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Hearing, smelling, savoring, and touching in Chaucer’s Canterbury Tales

Chaucer’s scholar’s have long recognized the poet’s keen sense of observation and have commented upon the poet’s ability to transfer his visual images to his writing.

Caught in the (One-)Act: Staging Sex in Late Medieval French Farce

Caught in the (One-)Act: Staging Sex in Late Medieval French Farce Sharon D. King Paper given at the 14th Triennial Colloquium of the Société Internationale pour l’étude du Théâtre Médiéval Poznań, Poland, 22nd – 27th July (2013) Abstract Among the myriad subjects for comical delectation of audiences of late medieval France,the rules and roles of […]

Wild woman and her sisters in medieval English literature

The subject of this work is the concept and figure of the Wild Woman. The primary focus will be on various forms this figure assumes in medieval English literature: Grendel’s mother—the second monster Beowulf faces—and Chaucer’s Wife of Bath, along with other figures.

Function and Representation of Women in Fourteenth-Century English Arthuriana

This thesis investigates the function and representation of female characters through Arthurian tropes in three fourteenth-century English Arthurian texts: Sir Gawain and the Green Knight, ‘The Wife of Bath’s Tale,’ and Sir Launfal.

Chaucer’s Arthuriana

The majority of medieval scholars, including Roger Sherman Loomis, argue that the popularity of the Arthurian legend in England was therefore on the wane in the latter half of the fourteenth century; as a result, the major writers of the period, such as John Gower and Geoffrey Chaucer, refrained from penning anything beyond the occasional reference to King Arthur and his court.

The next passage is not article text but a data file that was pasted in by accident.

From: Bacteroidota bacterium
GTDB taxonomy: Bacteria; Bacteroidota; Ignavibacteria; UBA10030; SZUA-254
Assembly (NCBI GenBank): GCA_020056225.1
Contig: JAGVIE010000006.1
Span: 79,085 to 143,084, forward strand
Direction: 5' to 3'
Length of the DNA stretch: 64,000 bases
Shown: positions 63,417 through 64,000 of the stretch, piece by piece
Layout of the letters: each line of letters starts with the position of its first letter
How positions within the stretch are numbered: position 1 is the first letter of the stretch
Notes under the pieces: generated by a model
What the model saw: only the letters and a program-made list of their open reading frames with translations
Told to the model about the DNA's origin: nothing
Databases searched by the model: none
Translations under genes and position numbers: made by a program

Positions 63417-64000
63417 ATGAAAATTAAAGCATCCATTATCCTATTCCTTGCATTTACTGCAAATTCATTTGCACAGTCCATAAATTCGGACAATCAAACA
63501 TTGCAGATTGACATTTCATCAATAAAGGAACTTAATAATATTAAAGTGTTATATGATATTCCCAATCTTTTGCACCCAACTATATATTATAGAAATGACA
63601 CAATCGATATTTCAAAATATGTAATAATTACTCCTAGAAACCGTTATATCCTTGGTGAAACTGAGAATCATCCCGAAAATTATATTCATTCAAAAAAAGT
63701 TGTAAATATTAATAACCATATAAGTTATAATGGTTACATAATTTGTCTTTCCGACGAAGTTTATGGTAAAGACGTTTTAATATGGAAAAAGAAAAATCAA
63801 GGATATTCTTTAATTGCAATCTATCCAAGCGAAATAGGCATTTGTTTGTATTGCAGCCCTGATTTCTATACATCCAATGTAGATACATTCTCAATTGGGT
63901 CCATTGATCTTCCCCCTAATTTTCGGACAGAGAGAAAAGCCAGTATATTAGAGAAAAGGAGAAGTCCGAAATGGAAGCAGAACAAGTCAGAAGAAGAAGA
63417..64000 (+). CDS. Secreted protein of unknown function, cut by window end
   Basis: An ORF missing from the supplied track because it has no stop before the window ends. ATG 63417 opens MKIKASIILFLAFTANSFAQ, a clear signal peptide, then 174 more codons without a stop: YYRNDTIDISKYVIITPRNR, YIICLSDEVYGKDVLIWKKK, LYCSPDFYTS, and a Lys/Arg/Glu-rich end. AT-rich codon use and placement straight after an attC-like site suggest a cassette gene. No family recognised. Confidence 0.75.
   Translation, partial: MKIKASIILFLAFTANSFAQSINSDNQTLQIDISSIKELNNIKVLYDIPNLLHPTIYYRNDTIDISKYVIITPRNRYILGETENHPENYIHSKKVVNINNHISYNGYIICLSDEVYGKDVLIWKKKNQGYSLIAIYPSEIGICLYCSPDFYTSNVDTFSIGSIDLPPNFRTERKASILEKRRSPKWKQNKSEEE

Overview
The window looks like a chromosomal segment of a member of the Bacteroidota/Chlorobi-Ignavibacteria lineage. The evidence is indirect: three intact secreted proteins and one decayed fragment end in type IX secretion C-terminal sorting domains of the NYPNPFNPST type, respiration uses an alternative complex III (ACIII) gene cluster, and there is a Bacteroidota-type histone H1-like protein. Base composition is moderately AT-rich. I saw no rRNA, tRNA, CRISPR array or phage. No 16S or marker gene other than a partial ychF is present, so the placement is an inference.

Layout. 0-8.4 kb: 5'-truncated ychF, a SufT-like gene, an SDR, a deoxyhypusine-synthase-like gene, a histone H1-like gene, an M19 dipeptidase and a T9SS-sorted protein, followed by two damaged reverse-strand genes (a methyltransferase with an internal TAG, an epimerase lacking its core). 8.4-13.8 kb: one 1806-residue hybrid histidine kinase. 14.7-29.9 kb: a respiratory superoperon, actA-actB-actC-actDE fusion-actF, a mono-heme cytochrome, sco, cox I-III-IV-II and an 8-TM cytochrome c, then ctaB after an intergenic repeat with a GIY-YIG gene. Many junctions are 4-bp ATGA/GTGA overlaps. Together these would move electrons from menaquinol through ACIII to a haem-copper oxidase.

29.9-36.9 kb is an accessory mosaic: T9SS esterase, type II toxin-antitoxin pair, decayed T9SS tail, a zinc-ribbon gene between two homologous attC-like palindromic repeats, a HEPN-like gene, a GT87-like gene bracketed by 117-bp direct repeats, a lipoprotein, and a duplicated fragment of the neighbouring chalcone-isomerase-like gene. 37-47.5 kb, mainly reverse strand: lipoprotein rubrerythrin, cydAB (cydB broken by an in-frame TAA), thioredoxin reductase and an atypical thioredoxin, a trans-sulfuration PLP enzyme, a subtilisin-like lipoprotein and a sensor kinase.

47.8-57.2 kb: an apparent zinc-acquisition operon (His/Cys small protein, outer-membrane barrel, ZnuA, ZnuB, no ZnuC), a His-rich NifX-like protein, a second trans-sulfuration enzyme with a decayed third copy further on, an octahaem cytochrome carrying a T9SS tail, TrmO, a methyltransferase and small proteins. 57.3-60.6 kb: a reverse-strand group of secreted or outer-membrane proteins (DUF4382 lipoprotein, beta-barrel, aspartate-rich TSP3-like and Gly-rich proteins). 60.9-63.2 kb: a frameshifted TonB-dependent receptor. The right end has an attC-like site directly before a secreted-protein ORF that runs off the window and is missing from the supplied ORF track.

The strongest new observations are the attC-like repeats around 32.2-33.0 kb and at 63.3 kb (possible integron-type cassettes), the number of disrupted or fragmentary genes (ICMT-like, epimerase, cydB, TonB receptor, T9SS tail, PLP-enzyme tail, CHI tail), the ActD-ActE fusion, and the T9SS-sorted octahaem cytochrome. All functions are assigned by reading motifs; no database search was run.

The Wife of Bath: a Tragic Caricature of Women

The Wife is characterized by a preoccupation with sex, which she uses to manipulate her husbands, of which she has had five, into acquiescing their land and money to her control.

Monstrous transformations: loyalty and community in four medieval poems

I will examine two forms of transformation, the werewolf transformation and the monstrous human transformation, both of which feature shape shifters who presumably cannot be trusted

A Feminist of the Medieval Times: Chaucer’s Wife of Bath in The Canterbury Tales

Chaucer’s characters take part in a story-telling contest while going on the pilgrimage. Among them, the Wife of Bath is an outstanding woman who seems not to be a typical figure in the medieval times.

Geoffrey Chaucer: Feminist Or Not?

Geoffrey Chaucer: Feminist Or Not? By Michael Carosone Published Online (2011) Introduction: Her name is Alisoun, but she is better known as “The Wife of Bath.” An excellent weaver and better wife, she has had five husbands— the fifth was half her age. She is a large woman with a gap between her front teeth and […]

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